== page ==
HOUSE BEAUTIFUL'S NEWELL TURNER RALLIES FOR AMERICAN FURNITURE
Home decor arrives on Capitol Hill Tuesday, when Newell Turner, editor-in-chief of House Beautiful, and Sen. Kay Hagan (D-N.C.) will hold a Washington press conference to encourage consumers to buy American-made home products in order to stimulate the economy and boost job growth.
Though 227,000 jobs were added to the economy in February,according to the U.S. Bureau of Labor Statistics, the national unemployment rate still stands at a staggering 8.3 percent. Turner, Hagan and leading members of the furniture manufacturing industry hope to expand the American-made home furnishings business to create more U.S. jobs. Worldwide, home decor is a multibillion-dollar market.
The domestic furniture industry itself is relatively small, but Hagan says it has a notable impact on American jobs, especially in her home state of North Carolina.
"Our state has a rich history in the furniture industry, and I am working to do everything I can to support and keep those jobs here in America," Hagan tells Stylelist Home in an email. "Many Americans buy American products as a way to support our economy as it recovers, and furniture is no exception."
"There's no better time than ever to promote American industries," Turner says. Moreover, he adds, "There's nothing more important than creating a home that makes you feel good and safe."
To strengthen his call for American support of domestic products, Turner is planning to discuss the findings of a new survey conducted by Ipsos Public Affairs, which questioned 1,000 adults about their furniture preferences and shopping habits. Some 91 percent of participants said they would choose to buy American-made furniture over products manufactured abroad. However, almost half of those surveyed either had recently bought foreign-made products or were unsure of their purchased item's origin. These findings suggest there is huge potential for growth for the American furniture industry.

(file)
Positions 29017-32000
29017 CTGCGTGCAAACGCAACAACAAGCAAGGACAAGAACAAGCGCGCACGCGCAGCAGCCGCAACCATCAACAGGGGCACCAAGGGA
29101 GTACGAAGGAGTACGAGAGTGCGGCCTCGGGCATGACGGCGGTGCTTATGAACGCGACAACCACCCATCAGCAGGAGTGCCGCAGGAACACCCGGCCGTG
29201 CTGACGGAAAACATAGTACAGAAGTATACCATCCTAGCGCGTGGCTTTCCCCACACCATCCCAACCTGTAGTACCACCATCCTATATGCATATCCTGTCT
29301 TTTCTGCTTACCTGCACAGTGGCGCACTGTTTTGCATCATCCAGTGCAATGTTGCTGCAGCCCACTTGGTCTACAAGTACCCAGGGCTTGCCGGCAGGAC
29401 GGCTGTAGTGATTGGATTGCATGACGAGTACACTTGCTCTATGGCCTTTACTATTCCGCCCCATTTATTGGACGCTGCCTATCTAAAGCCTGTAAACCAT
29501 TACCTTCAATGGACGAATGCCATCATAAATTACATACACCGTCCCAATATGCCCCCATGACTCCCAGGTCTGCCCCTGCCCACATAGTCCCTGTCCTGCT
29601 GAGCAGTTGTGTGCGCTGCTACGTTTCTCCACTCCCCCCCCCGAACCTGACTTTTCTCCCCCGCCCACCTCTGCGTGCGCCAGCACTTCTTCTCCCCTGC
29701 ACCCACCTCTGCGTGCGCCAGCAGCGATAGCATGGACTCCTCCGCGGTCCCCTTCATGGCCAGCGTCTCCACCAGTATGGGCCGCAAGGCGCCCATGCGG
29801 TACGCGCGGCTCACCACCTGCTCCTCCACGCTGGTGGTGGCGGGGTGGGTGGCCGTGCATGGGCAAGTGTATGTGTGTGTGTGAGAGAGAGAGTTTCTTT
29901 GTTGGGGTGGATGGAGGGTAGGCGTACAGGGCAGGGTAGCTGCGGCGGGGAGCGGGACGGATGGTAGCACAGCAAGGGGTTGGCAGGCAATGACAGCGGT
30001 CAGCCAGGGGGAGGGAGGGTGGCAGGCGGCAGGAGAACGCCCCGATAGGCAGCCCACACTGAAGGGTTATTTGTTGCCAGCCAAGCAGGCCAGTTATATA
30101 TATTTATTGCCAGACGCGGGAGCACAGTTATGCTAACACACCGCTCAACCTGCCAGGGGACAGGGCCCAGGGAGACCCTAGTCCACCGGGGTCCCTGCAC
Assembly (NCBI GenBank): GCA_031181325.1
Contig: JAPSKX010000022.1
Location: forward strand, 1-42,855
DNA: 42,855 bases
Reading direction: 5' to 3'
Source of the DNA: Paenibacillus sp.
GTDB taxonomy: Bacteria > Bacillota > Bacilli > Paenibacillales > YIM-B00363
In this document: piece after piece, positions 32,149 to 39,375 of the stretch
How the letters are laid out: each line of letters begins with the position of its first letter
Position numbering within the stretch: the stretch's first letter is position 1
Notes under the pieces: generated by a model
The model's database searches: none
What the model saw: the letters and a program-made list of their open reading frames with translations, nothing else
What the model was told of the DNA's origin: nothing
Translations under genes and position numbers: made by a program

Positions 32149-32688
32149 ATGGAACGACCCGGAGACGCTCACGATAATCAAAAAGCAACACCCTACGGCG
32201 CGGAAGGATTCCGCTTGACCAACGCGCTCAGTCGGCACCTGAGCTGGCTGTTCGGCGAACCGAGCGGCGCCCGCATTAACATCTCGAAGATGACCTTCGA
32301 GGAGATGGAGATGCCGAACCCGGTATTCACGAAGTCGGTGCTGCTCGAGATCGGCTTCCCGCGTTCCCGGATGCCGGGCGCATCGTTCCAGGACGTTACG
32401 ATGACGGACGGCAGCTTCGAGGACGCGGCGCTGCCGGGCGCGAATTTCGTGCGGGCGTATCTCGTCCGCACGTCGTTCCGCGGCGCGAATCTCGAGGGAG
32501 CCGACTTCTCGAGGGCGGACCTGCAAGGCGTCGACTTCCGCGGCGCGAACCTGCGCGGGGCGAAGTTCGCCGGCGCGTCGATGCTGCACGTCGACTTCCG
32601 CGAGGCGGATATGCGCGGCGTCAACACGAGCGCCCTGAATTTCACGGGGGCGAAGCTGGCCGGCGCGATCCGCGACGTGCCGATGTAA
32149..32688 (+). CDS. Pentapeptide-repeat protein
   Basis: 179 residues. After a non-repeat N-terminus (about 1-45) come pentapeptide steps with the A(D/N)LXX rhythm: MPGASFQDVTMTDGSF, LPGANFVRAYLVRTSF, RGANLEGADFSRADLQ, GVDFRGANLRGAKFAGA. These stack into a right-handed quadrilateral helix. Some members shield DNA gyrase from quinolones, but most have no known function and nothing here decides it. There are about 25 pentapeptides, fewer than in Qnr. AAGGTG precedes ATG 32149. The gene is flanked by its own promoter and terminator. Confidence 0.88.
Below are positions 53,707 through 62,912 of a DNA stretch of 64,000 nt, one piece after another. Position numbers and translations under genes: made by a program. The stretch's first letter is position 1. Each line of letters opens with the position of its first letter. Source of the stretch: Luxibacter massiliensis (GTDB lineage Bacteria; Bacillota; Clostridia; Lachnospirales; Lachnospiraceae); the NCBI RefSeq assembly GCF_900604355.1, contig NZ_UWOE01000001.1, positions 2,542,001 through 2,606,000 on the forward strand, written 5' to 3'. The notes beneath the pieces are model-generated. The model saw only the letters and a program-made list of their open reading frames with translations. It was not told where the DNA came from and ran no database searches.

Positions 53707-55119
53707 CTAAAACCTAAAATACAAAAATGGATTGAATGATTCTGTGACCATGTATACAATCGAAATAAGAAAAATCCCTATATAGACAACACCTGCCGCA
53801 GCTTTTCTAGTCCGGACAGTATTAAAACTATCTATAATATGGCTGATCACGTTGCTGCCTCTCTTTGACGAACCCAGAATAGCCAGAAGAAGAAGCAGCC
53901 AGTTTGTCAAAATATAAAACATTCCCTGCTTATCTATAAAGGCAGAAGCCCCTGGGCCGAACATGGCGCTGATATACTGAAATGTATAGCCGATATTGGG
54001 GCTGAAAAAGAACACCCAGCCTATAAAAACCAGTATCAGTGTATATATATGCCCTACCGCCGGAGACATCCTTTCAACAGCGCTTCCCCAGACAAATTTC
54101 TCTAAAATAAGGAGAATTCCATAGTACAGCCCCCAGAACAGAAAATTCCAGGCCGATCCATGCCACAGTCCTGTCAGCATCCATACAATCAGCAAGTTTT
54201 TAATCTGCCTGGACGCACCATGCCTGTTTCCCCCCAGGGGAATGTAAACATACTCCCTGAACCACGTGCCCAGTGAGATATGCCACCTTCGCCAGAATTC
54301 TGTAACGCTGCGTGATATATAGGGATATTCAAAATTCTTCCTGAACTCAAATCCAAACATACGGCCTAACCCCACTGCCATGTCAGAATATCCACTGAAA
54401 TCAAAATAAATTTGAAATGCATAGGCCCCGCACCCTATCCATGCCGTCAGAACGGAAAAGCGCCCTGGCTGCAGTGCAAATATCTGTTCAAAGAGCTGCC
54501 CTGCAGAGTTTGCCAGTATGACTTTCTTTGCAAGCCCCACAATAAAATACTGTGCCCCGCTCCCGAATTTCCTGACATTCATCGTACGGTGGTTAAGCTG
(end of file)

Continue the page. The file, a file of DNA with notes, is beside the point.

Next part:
With international retailers like IKEA offering competitive low prices, we understand why buyers might still opt for non-American-made products. Plus, international retailers employ a substantial number of U.S. workers. But Turner says there are affordable options made right here in the United States.
Additionally, there is the "strong unquestioning level of quality" of American furniture ensured by federal safety regulations, Turner argues, noting that even the Chinese want American-made furniture "because they know the quality is guaranteed."
If the quality and accessibility of American furniture have not persuaded you, there's also the environment to consider. "From a green perspective, you're lowering the carbon footprint of things," Turner says because U.S.-made furniture doesn't have to travel as far to your home.
Turner's efforts for American-made furniture don't end with the Tuesday press conference. The April issue of House Beautiful features the growing furniture and design sector in Southern California, with brands likeCisco Brothers, Elite Leather and William Haines Designs (the company founded by a former silent movie actor) shipping products across the country.
Although we agree that buying American-made anything is important to our economy, we believe the largest obstacle to buying locally remains the price. Budget is often the single biggest factor when it comes to choosing furniture. So although we may want the gorgeous coffee table handcrafted in California and made with locally harvested wood, if our budget doesn't allow it, we may just stick to our $20 Ikea Lack table ... for now.